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Sarcolemma-localized nNOS is required to maintain activity after mild exercise

Abstract

Many neuromuscular conditions are characterized by an exaggerated exercise-induced fatigue response that is disproportionate to activity level. This fatigue is not necessarily correlated with greater central or peripheral fatigue in patients1, and some patients experience severe fatigue without any demonstrable somatic disease2. Except in myopathies that are due to specific metabolic defects, the mechanism underlying this type of fatigue remains unknown2. With no treatment available, this form of inactivity is a major determinant of disability3. Here we show, using mouse models, that this exaggerated fatigue response is distinct from a loss in specific force production by muscle, and that sarcolemma-localized signalling by neuronal nitric oxide synthase (nNOS) in skeletal muscle is required to maintain activity after mild exercise. We show that nNOS-null mice do not have muscle pathology and have no loss of muscle-specific force after exercise but do display this exaggerated fatigue response to mild exercise. In mouse models of nNOS mislocalization from the sarcolemma, prolonged inactivity was only relieved by pharmacologically enhancing the cGMP signal that results from muscle nNOS activation during the nitric oxide signalling response to mild exercise. Our findings suggest that the mechanism underlying the exaggerated fatigue response to mild exercise is a lack of contraction-induced signalling from sarcolemma-localized nNOS, which decreases cGMP-mediated vasomodulation in the vessels that supply active muscle after mild exercise. Sarcolemmal nNOS staining was decreased in patient biopsies from a large number of distinct myopathies, suggesting a common mechanism of fatigue. Our results suggest that patients with an exaggerated fatigue response to mild exercise would show clinical improvement in response to treatment strategies aimed at improving exercise-induced signalling.

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Figure 1: Loss of sarcolemma-localized nNOS leads to skeletal muscle vascular narrowings, decreased capillary perfusion and an exaggerated fatigue response after mild exercise in dystrophic and non-dystrophic mouse models.
Figure 2: Enhancing the cGMP signal resulting from muscle nNOS activation decreases the exaggerated fatigue response to mild exercise.
Figure 3: Treatment with PDE5A inhibitor improves exercised-induced vasomodulation and decreases exercise-induced oedema in mdx mice.
Figure 4: nNOS levels in sarcolemma are decreased in human muscle diseases.

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Acknowledgements

We thank M. Anderson and M. Henry for comments, and M. M. Kilburg, K. Uppal, B. J. Steinmann and S. Watkins and members of the Campbell laboratory for scientific contributions. This work was supported in part by a Paul D. Wellstone Muscular Dystrophy Cooperative Research Center Grant. Y.M.K. was supported by grants from the University of Iowa Cardiovascular Interdisciplinary Research/ National Research Service Award (NRSA) Fellowship, from an individual NRSA Fellowship from the National Institute of Arthritis and Musculoskeletal and Skin Diseases, from the National Institutes of Health (NIH), and from a Senator Paul D. Wellstone Fellowship. E.P.R. was supported by a Muscular Dystrophy Association Development Grant. R.M.W. was supported by the NIH. K.P.C. is an investigator of the Howard Hughes Medical Institute.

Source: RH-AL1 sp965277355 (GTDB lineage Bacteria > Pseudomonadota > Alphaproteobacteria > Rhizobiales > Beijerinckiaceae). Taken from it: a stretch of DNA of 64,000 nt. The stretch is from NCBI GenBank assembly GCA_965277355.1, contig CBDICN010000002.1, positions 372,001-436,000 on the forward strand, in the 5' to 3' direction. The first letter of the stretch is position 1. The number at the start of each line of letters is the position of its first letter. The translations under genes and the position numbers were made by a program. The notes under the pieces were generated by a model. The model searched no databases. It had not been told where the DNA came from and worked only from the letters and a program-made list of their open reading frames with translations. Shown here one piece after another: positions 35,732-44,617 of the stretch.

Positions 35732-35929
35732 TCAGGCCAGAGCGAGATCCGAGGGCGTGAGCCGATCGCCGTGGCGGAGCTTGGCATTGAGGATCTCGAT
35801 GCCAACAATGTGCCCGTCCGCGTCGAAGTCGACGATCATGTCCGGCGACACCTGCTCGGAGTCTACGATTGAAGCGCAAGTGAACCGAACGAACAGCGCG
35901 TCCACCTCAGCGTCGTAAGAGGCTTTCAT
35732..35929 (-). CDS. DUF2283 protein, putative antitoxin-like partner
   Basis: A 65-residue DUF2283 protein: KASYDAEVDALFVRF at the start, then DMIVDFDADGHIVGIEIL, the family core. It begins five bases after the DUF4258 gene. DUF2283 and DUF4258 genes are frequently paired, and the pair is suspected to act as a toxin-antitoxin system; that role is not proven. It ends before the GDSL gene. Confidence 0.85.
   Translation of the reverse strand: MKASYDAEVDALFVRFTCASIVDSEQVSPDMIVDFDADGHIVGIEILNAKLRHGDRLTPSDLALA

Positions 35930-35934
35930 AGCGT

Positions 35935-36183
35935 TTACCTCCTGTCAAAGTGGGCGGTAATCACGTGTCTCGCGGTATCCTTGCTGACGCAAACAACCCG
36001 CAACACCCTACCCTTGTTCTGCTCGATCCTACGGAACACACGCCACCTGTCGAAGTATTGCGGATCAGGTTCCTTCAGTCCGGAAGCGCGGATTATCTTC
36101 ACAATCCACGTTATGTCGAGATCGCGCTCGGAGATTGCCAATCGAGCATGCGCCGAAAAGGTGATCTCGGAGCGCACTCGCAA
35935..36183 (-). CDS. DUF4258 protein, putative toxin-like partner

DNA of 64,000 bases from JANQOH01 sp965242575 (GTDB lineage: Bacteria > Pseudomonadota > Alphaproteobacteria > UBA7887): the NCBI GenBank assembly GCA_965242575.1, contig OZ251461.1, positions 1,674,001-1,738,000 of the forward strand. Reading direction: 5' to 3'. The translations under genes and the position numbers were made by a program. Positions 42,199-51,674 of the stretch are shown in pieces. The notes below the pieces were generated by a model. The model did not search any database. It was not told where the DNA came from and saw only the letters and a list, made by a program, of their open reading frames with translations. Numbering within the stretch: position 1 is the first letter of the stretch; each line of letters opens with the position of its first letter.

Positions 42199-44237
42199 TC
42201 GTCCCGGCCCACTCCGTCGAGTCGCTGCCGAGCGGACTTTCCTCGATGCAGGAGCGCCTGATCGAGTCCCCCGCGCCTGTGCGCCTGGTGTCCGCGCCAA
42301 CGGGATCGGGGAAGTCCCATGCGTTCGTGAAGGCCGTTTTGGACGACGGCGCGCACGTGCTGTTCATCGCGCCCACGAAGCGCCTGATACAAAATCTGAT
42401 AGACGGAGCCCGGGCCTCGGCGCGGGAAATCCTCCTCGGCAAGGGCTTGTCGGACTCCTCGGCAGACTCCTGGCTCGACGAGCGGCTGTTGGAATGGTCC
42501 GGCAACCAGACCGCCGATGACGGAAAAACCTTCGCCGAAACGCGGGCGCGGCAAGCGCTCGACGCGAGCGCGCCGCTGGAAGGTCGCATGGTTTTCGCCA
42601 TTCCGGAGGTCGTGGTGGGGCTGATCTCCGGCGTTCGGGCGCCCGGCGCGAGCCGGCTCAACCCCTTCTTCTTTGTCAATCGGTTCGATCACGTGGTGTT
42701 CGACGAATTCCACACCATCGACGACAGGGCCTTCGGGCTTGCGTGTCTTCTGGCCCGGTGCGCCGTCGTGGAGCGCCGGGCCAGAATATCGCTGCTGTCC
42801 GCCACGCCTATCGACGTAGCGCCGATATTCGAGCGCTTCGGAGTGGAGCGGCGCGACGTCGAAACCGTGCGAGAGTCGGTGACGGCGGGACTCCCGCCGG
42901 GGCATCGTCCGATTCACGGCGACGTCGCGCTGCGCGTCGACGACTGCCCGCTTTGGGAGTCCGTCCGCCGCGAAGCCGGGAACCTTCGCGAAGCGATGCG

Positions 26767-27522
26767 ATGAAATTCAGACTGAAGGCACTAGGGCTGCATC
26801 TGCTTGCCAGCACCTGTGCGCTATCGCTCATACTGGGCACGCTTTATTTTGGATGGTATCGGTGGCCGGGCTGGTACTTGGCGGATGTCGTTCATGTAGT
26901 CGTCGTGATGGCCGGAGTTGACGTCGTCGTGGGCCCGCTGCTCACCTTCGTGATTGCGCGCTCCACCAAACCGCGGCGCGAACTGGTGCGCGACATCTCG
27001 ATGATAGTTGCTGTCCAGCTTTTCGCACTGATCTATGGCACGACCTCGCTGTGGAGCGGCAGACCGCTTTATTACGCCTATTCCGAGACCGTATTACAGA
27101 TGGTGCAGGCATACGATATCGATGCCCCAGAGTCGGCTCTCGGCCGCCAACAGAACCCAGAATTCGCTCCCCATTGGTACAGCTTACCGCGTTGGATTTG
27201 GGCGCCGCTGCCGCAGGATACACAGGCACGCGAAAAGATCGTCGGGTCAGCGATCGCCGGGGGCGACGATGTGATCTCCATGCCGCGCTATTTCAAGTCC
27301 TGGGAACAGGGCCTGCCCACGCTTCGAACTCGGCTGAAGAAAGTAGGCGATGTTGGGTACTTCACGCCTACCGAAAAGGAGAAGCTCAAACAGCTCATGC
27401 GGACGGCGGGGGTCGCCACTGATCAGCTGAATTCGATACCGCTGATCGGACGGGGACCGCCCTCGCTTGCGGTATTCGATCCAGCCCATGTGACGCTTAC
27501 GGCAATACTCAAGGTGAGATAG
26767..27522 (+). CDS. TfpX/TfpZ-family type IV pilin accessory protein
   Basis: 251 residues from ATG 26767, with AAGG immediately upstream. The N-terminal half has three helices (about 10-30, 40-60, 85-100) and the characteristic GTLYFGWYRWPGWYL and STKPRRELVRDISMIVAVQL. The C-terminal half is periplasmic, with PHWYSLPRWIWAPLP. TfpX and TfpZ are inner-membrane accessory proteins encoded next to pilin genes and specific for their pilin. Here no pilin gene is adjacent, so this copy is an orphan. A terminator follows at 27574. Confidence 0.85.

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Correspondence to Kevin P. Campbell.

Supplementary information

Supplementary Information

This file contains Supplementary Additional Methods, Supplementary Figures S1-S9 with Legends, Supplementary Table 1, Supplementary Methods and Supplementary References (PDF 1723 kb)

Movie file S1a

Movie file S1a shows Pre-exercise activity of a C57BL/10 wild-type mouse (MOV 6787 kb)

Movie file S1b

Movie file S1b shows Pre-exercise activity of an mdx mouse (MOV 6763 kb)

Movie file S1c

Movie file S1c shows Pre-exercise activity of a C57BL/6 wild-type mouse (MOV 6729 kb)

Movie file 1d

Movie file 1d shows Pre-exercise activity of an Sgca-null mouse (MOV 6831 kb)

Movie file 2a

Movie file 2a shows Post-exercise activity of a C57BL/10 wild-type mouse. (MOV 6728 kb)

Movie file 2b

Movie file 2b shows Post-exercise activity of an mdx mouse (MOV 6765 kb)

Movie file 2c

Movie file 2c shows Post-exercise activity of a C57BL/6 mouse wild-type mouse (MOV 6777 kb)

Movie file 2d

Movie file 2d shows Post-exercise activity of an Sgca-null mouse (MOV 6947 kb)

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Kobayashi, Y., Rader, E., Crawford, R. et al. Sarcolemma-localized nNOS is required to maintain activity after mild exercise. Nature 456, 511–515 (2008). https://doi.org/10.1038/nature07414

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